Randomised Evaluation of COVID-19 Therapy (RECOVERY)

Principal investigator: 
Marion Mafham
University of Oxford

What is already known about this topic and why is it important?

In early 2020, as this protocol was being developed, there were no approved treatments for COVID-19, a disease induced by the novel coronavirus SARS-CoV-2 that emerged in China in late 2019. The UK New and Emerging Respiratory Virus Threats Advisory Group (NERVTAG) advised that several possible treatments should be evaluated, including Lopinavir-Ritonavir, low-dose corticosteroids, and Hydroxychloroquine. These groups also advised that other treatments will soon emerge that require evaluation. A World Health Organization (WHO) expert group issued broadly similar advice.

How will you carry out your study?

The protocol describes a randomised trial among patients hospitalised for COVID-19. All eligible patients are randomly allocated between several treatment arms, each to be given in addition to the usual standard of care in the participating hospital: No additional treatment vs lopinavir-ritonavir vs low-dose corticosteroids vs hydroxychloroquine vs azithromycin. In a factorial design, eligible patients are allocated simultaneously to no additional treatment vs convalescent plasma. The study allows a subsequent randomisation for patients with progressive COVID-19 (evidence of hyper-inflammatory state): No additional treatment vs tocilizumab.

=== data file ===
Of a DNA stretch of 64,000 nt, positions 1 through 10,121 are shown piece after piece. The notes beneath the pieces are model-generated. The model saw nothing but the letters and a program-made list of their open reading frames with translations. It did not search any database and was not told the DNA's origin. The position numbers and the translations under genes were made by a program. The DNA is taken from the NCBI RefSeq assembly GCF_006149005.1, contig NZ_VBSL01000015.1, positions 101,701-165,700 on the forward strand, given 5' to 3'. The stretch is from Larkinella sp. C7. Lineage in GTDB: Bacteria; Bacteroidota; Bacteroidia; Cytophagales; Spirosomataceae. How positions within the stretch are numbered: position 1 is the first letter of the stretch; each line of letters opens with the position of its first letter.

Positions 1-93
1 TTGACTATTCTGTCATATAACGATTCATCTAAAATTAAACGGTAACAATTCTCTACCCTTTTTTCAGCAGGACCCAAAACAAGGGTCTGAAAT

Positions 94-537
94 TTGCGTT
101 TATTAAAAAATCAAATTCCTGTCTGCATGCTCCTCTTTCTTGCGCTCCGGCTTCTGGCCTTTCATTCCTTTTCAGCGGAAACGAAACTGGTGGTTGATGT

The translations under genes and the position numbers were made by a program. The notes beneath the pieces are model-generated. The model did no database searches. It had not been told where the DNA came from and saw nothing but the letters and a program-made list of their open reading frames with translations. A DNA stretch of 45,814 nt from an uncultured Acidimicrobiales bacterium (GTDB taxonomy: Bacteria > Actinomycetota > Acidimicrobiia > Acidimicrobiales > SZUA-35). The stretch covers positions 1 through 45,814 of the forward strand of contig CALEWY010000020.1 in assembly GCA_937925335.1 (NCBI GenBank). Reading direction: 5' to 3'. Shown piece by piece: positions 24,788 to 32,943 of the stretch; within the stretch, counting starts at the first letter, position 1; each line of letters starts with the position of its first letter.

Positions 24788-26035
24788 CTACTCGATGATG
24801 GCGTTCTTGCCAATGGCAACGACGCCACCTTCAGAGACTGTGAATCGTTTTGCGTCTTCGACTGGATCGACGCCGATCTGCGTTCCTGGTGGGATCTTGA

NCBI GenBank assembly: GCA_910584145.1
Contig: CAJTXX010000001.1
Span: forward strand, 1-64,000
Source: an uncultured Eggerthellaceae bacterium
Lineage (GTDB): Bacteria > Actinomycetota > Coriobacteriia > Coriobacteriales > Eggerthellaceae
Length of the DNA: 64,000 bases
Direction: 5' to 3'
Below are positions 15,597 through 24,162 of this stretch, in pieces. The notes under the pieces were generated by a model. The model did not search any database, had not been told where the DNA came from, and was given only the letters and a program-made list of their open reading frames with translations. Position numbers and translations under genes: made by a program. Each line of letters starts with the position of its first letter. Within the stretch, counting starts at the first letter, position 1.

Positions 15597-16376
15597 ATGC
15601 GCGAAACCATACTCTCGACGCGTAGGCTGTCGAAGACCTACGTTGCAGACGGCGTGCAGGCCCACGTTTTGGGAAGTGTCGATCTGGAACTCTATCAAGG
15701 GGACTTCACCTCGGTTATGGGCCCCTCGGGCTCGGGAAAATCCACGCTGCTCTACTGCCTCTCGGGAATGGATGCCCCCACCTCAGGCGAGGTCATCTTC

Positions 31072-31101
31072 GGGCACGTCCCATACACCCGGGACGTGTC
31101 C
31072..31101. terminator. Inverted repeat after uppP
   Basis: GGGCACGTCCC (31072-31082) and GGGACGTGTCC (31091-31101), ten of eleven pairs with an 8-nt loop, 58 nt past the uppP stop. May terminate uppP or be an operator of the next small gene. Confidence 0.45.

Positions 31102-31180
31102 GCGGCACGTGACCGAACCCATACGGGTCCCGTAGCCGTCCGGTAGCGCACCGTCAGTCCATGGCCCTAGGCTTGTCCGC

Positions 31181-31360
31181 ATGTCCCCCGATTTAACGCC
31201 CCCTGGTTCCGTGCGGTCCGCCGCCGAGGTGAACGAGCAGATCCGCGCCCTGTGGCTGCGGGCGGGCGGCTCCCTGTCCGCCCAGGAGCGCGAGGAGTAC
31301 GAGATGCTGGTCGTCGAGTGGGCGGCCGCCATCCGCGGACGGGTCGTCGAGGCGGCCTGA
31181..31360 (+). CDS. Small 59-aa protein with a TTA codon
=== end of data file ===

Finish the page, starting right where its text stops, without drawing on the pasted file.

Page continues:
How will you decide which patients are included in your study?

All patients admitted to hospital with proven or suspected SARS-CoV-2 infection are eligible for the trial.

How many patients do you anticipate including?

We have randomised >10,000 participants to date.

For how long will you follow up these patients?

We would like to follow them through routine data linkage (such as with UKRR) for 10 years from randomisation.

What value will UKRR data add to the project?

Linkage to the UKRR would also allow assessment of any effects of the treatments on the development of acute kidney injury following randomisation. Information on the use of renal replacement therapy within the first 28 days is already available from the follow-up forms completed by the site staff but the laboratory acute kidney injury alert data from the UKRR would allow more comprehensive assessment of renal outcomes. In addition the UKRR linkage would allow assessment of the effects of the trial treatments on the long-term risk of Chronic Kidney Disease and End Stage Kidney Failure following the initial acute illness. We would also wish to characterise our participants (eg, dialysis or transplant patients) at baseline using UKRR data.

What new information will your study generate and how will this benefit patients?

The trial will assess the efficacy and safety of the trial treatments in COVD-19 which will directly inform the care of millions of patients worldwide.

Richard Haynes, Martin Landray, Peter Horby

Links / Outputs:


NICE accredited clinical practice guidelines 

Available here

23rd Annual Report

Analyses about the care provided to patients at UK renal centres.

Read the report


A report on the nationwide collection of AKI warning test scores. 

Read the report